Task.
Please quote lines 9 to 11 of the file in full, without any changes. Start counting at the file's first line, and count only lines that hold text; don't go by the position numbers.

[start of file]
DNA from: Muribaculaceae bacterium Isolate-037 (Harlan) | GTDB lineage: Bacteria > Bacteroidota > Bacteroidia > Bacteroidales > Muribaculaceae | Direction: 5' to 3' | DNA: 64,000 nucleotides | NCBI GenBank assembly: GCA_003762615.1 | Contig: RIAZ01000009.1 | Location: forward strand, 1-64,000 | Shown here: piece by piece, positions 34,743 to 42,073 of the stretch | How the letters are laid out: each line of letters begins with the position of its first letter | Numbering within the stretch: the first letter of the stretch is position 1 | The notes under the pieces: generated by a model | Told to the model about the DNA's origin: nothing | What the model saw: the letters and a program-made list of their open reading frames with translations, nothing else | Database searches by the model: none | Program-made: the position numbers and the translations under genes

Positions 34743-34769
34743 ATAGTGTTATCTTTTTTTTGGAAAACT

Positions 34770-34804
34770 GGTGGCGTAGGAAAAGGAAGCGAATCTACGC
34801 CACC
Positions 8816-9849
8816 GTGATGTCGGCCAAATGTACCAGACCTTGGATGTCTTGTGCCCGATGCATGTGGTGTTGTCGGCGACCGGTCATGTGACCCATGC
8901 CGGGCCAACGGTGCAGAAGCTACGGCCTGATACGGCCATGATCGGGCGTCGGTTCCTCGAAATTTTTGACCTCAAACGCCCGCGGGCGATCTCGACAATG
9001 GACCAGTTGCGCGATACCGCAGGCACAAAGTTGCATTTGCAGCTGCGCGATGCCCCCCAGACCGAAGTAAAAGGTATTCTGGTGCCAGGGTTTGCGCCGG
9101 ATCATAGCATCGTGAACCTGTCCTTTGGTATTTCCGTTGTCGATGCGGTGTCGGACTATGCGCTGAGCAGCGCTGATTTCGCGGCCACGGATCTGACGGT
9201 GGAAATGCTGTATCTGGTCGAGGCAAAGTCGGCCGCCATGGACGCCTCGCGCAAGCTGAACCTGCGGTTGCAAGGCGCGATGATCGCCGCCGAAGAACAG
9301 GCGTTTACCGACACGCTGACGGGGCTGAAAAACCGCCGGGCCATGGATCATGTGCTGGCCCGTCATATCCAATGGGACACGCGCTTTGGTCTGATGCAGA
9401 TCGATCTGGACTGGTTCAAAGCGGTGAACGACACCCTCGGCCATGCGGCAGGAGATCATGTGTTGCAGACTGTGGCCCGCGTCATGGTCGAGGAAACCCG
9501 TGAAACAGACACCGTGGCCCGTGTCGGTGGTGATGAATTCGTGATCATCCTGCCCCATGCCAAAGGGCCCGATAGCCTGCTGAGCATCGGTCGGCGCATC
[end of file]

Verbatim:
8901 CGGGCCAACGGTGCAGAAGCTACGGCCTGATACGGCCATGATCGGGCGTCGGTTCCTCGAAATTTTTGACCTCAAACGCCCGCGGGCGATCTCGACAATG
9001 GACCAGTTGCGCGATACCGCAGGCACAAAGTTGCATTTGCAGCTGCGCGATGCCCCCCAGACCGAAGTAAAAGGTATTCTGGTGCCAGGGTTTGCGCCGG
9101 ATCATAGCATCGTGAACCTGTCCTTTGGTATTTCCGTTGTCGATGCGGTGTCGGACTATGCGCTGAGCAGCGCTGATTTCGCGGCCACGGATCTGACGGT